TAJ CAMPAIGN

Bah! Taj

Taj tamasha: Indians get off on a concoction of silly sentimentality, half-baked plastic platitudes, and puke-inducing pop patriotism.

12 July, 2007:

In times of Pop Patriotism, the Taj Mahal basks in rejuvenated passion of a nation. The drive to be hep in the eyes of the world leaves little to imagination, as we ignore things that lie at the bottom of all the squalour we have been trying to do away with for more than 50 years now.

Scurvy of a Country

The Taj jaundice, brought upon by the oil refineries in Agra, created a furore. The refineries were asked to shut down or relocate. When all this died down, the Taj corridor debacle gaped in the face of a corrupt government. The latter, as is the case usually, managed to kill the controversy, and the Taj went back to fight it out on its own.

But that was then. Today, the Taj seems to stand almost where it was. On the banks of a stinking, black nullah called the Yamuna, with floating plastic bags to add to the scenic dilapidation. With a heavily silted bank of the erstwhile river, Yamuna provides a stark contrast against the yellowed ivory look of Taj. People came, people saw, and left in awe. Taj Mahal for forgotten again. Till recently.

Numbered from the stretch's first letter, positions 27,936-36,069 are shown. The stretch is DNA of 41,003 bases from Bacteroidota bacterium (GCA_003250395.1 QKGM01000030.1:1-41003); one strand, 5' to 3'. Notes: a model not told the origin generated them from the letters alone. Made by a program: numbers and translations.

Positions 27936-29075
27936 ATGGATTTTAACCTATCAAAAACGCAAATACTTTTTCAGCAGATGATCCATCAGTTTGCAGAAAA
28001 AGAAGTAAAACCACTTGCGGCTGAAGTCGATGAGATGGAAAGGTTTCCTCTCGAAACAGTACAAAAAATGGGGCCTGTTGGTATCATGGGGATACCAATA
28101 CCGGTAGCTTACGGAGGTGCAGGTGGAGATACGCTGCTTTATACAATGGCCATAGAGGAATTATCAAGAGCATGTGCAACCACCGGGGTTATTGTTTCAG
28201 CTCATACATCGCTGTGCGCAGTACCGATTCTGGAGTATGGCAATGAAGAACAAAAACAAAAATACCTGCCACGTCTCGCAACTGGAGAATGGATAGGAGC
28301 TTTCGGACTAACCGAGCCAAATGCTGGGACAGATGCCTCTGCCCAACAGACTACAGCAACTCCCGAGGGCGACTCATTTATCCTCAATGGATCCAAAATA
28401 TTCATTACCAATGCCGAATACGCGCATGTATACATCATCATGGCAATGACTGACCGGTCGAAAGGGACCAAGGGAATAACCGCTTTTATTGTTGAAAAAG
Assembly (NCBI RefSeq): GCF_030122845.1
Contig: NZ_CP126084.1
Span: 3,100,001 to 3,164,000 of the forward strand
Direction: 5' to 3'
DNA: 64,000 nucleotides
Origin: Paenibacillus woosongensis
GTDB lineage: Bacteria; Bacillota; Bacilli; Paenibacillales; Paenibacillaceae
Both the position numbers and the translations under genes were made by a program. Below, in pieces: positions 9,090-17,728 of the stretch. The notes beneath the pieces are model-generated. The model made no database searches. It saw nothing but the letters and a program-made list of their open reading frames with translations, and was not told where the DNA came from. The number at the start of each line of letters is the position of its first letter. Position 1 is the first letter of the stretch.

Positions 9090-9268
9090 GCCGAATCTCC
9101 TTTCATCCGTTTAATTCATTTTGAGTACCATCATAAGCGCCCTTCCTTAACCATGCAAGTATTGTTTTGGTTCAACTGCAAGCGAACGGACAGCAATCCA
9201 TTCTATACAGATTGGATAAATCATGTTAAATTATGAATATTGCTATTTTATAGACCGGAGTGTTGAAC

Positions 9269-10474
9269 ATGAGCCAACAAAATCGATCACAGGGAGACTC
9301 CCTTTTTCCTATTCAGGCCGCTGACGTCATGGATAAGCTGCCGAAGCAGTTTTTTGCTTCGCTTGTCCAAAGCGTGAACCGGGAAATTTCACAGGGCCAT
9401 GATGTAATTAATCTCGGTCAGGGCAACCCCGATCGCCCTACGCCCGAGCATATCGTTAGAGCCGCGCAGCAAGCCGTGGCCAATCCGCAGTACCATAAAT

The New Indian Idol Contest

Talent hunts are a rage. The country sits in front of the boob-tube with their favourite gadget Ė not the remote Ė but a flashy little mobile phone. As one singer after another beckons their audience to send their support via and SMS, the nation scurries to type out the fashionable code to the faceless four digit number.

Itís the new national pastime. Cricket and political parties be warned. People are voting, never in elections, but for their favourite idiot on the idiot box. Some genius idiot somewhere is sitting on the pulse of people. And has a brilliant insight.

ďVote for Taj!Ē